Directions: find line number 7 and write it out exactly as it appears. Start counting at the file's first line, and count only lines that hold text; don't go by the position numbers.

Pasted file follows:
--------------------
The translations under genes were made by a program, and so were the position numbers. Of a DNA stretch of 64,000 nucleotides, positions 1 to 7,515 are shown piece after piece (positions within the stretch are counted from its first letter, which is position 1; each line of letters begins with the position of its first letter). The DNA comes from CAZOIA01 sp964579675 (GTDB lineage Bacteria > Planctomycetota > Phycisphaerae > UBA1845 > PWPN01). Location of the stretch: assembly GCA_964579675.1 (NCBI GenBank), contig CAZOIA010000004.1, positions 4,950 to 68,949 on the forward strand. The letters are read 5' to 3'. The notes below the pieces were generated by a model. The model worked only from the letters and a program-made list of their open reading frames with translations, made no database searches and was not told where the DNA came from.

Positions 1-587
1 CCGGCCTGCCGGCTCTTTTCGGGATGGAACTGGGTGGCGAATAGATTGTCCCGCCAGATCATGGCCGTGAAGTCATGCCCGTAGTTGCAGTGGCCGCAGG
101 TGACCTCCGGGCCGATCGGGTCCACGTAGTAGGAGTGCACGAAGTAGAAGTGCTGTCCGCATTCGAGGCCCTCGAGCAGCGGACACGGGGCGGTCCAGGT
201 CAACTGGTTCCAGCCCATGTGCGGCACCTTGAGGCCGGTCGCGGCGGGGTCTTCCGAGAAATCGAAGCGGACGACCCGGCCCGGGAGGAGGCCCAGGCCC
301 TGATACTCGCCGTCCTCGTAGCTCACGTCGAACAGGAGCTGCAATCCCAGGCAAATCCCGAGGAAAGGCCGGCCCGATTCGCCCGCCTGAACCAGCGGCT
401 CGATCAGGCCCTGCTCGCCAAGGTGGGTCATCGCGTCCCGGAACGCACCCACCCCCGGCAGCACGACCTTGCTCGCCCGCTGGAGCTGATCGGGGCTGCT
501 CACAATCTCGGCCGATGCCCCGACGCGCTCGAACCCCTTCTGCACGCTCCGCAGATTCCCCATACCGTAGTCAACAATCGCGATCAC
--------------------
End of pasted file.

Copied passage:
401 CGATCAGGCCCTGCTCGCCAAGGTGGGTCATCGCGTCCCGGAACGCACCCACCCCCGGCAGCACGACCTTGCTCGCCCGCTGGAGCTGATCGGGGCTGCT